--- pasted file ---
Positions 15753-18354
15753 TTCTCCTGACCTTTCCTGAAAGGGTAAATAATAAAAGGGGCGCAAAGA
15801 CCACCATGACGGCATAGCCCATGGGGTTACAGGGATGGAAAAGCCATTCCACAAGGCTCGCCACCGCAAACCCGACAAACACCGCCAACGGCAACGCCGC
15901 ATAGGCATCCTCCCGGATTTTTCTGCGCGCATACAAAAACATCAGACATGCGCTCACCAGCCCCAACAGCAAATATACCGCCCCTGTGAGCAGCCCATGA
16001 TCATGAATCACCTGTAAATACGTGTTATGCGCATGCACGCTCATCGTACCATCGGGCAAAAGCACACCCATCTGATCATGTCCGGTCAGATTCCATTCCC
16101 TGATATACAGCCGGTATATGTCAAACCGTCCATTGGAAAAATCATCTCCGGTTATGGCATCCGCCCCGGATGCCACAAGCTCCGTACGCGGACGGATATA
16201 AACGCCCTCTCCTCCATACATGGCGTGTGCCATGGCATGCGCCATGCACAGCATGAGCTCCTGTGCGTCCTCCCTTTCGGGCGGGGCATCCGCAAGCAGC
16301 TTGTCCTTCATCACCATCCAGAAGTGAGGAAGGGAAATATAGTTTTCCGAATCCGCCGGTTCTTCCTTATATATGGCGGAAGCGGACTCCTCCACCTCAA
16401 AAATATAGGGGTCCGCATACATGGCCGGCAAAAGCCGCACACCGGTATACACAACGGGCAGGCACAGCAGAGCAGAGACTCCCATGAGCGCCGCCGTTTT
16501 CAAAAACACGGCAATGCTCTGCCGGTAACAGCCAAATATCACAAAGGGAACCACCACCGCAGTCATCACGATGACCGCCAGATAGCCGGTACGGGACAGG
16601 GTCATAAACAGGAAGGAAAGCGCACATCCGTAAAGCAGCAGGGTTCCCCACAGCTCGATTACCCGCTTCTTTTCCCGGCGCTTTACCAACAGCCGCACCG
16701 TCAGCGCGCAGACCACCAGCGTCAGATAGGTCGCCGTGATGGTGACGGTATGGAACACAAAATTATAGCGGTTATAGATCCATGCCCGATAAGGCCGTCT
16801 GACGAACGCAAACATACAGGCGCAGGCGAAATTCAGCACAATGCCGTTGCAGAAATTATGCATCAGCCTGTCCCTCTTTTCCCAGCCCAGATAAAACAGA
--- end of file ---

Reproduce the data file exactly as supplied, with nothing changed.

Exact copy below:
Positions 15753-18354
15753 TTCTCCTGACCTTTCCTGAAAGGGTAAATAATAAAAGGGGCGCAAAGA
15801 CCACCATGACGGCATAGCCCATGGGGTTACAGGGATGGAAAAGCCATTCCACAAGGCTCGCCACCGCAAACCCGACAAACACCGCCAACGGCAACGCCGC
15901 ATAGGCATCCTCCCGGATTTTTCTGCGCGCATACAAAAACATCAGACATGCGCTCACCAGCCCCAACAGCAAATATACCGCCCCTGTGAGCAGCCCATGA
16001 TCATGAATCACCTGTAAATACGTGTTATGCGCATGCACGCTCATCGTACCATCGGGCAAAAGCACACCCATCTGATCATGTCCGGTCAGATTCCATTCCC
16101 TGATATACAGCCGGTATATGTCAAACCGTCCATTGGAAAAATCATCTCCGGTTATGGCATCCGCCCCGGATGCCACAAGCTCCGTACGCGGACGGATATA
16201 AACGCCCTCTCCTCCATACATGGCGTGTGCCATGGCATGCGCCATGCACAGCATGAGCTCCTGTGCGTCCTCCCTTTCGGGCGGGGCATCCGCAAGCAGC
16301 TTGTCCTTCATCACCATCCAGAAGTGAGGAAGGGAAATATAGTTTTCCGAATCCGCCGGTTCTTCCTTATATATGGCGGAAGCGGACTCCTCCACCTCAA
16401 AAATATAGGGGTCCGCATACATGGCCGGCAAAAGCCGCACACCGGTATACACAACGGGCAGGCACAGCAGAGCAGAGACTCCCATGAGCGCCGCCGTTTT
16501 CAAAAACACGGCAATGCTCTGCCGGTAACAGCCAAATATCACAAAGGGAACCACCACCGCAGTCATCACGATGACCGCCAGATAGCCGGTACGGGACAGG
16601 GTCATAAACAGGAAGGAAAGCGCACATCCGTAAAGCAGCAGGGTTCCCCACAGCTCGATTACCCGCTTCTTTTCCCGGCGCTTTACCAACAGCCGCACCG
16701 TCAGCGCGCAGACCACCAGCGTCAGATAGGTCGCCGTGATGGTGACGGTATGGAACACAAAATTATAGCGGTTATAGATCCATGCCCGATAAGGCCGTCT
16801 GACGAACGCAAACATACAGGCGCAGGCGAAATTCAGCACAATGCCGTTGCAGAAATTATGCATCAGCCTGTCCCTCTTTTCCCAGCCCAGATAAAACAGA